The conventional wisdom on gays in the military during wartime is that conservatives think it's bad for military effectiveness because it disrupts "unit cohesion" and that liberals think that the U.S. military needs--beyond the fact that the policy is discriminatory. This is more or less the debate that has raged around don't ask, don't tell from its Clinton-era inception though Obama current push for repeal.

Underpinning this debate is the assumption that war makes the impact of gay soldiers on military culture either a bad thing or simply neutral. But what if war, instead of making the military less tolerant of gay soldiers, actually makes it more tolerant? Blogger Spencer Ackerman looks at the Army's storied 10th Mountain Division, "one of the most combat-deployed divisions [...] since 9/11." He finds that the unit seems largely impatient with the ban on gay soldiers. Ackerman opines:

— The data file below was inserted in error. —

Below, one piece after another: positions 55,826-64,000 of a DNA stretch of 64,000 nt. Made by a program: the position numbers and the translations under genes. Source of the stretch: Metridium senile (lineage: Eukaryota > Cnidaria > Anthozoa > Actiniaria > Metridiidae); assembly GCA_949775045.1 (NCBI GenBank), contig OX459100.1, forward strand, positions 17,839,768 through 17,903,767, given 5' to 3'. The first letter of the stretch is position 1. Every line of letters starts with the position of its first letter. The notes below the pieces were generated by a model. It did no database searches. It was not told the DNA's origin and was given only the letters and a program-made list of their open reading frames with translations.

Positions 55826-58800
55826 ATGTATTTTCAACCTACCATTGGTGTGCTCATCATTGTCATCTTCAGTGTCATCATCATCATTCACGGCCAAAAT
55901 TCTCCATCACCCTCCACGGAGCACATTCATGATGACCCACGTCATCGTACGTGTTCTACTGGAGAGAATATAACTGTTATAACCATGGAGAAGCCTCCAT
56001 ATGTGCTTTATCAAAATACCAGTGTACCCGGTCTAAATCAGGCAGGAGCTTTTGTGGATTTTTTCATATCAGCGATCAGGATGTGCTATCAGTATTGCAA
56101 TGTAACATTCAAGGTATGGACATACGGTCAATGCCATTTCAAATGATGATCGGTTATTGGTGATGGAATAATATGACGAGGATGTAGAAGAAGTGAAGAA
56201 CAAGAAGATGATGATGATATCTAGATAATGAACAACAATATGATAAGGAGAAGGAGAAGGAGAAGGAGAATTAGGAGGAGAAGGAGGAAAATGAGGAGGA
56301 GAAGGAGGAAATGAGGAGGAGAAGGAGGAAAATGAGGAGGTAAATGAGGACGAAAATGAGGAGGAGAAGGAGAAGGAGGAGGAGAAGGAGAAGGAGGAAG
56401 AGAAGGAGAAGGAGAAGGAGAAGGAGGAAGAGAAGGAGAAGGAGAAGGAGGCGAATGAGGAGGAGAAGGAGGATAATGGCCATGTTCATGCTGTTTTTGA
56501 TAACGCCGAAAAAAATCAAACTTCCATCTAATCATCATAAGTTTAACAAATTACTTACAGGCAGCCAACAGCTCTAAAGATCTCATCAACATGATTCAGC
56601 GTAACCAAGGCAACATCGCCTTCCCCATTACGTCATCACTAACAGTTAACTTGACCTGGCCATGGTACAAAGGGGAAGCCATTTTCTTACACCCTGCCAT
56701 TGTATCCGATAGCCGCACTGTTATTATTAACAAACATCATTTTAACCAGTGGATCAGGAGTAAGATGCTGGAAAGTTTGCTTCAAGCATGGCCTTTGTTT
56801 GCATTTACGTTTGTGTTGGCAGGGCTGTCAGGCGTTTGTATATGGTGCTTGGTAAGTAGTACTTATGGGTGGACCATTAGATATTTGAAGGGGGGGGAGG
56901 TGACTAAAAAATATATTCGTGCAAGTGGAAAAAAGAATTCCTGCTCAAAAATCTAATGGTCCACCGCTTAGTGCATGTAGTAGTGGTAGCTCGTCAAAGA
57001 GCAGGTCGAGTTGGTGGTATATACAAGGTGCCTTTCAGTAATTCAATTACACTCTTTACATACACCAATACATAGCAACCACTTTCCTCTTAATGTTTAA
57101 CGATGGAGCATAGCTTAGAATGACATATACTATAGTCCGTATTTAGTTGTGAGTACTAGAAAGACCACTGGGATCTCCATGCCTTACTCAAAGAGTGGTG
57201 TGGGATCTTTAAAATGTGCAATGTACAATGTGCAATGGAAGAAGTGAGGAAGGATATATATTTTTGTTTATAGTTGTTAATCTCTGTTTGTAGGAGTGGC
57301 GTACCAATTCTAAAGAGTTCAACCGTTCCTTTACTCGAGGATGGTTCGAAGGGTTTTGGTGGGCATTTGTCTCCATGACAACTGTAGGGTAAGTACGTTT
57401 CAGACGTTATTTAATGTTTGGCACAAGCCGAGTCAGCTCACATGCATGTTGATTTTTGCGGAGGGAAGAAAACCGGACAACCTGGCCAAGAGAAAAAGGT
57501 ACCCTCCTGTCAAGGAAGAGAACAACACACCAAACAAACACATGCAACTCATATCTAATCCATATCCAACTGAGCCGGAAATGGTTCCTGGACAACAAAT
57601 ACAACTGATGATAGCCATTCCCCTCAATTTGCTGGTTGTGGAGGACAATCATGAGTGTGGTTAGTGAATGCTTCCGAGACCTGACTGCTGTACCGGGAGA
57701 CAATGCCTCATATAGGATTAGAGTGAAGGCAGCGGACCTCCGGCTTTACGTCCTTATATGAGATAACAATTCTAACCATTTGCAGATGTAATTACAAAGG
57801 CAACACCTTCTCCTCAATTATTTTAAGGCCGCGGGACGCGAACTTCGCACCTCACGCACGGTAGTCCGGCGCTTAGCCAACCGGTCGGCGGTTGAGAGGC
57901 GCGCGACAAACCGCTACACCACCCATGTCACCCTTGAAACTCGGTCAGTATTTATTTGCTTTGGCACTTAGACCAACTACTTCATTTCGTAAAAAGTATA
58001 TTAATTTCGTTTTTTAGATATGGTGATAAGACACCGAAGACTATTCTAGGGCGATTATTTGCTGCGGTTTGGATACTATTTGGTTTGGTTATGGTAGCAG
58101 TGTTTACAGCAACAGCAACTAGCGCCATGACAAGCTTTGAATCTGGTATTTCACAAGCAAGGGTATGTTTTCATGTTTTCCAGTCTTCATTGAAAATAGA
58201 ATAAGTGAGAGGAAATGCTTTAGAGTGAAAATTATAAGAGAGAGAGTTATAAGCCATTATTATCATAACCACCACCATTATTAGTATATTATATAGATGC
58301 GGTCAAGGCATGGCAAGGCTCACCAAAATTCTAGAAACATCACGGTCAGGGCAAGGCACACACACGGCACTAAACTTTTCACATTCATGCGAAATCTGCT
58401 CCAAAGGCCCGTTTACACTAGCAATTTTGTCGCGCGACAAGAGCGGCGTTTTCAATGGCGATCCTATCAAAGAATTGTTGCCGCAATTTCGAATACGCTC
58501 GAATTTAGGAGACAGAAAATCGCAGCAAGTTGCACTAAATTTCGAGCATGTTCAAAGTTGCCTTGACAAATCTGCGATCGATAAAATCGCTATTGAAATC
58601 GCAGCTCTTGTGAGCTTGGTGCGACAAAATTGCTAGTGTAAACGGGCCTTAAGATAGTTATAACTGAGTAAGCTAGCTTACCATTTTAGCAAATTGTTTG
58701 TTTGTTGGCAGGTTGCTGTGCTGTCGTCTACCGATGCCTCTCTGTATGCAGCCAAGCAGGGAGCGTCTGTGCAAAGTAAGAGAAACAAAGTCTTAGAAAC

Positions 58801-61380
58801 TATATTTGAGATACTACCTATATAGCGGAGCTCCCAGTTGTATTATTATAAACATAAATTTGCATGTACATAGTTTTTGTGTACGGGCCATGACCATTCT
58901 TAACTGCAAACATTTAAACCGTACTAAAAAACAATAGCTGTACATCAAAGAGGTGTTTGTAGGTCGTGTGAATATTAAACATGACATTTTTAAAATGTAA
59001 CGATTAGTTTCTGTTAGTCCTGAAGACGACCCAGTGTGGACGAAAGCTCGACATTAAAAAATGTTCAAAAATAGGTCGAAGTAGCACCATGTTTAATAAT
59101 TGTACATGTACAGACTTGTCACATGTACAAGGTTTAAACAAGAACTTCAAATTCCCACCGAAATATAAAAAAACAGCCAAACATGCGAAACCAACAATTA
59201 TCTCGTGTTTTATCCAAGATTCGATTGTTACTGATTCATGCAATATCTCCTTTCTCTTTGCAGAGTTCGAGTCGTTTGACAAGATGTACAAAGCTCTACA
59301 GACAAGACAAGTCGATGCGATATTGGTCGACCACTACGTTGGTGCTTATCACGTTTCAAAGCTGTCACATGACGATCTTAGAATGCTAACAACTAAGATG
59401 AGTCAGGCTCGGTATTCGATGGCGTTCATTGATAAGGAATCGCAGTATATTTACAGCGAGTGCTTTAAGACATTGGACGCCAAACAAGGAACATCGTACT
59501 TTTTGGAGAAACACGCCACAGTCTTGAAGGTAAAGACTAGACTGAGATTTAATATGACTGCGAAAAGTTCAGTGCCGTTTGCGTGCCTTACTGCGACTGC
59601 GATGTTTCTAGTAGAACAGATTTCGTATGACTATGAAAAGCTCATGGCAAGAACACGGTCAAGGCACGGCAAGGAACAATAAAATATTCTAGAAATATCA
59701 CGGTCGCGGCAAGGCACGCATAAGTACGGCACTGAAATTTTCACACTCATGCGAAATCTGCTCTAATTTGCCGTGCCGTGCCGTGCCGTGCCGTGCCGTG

It’s been said that wartime is no time to get rid of DADT. It might be the best time. A combat-experienced military learns very quickly that it has no time for trivial bigotries. It requires the most competent and professional people possible. That’s why a mission-first ethos naturally leads to an antipathy for DADT. And who’s more motivated for the mission than people who want to serve so badly that they’ll currently suppress an important aspect of their identity because of an older generation’s sensibilities?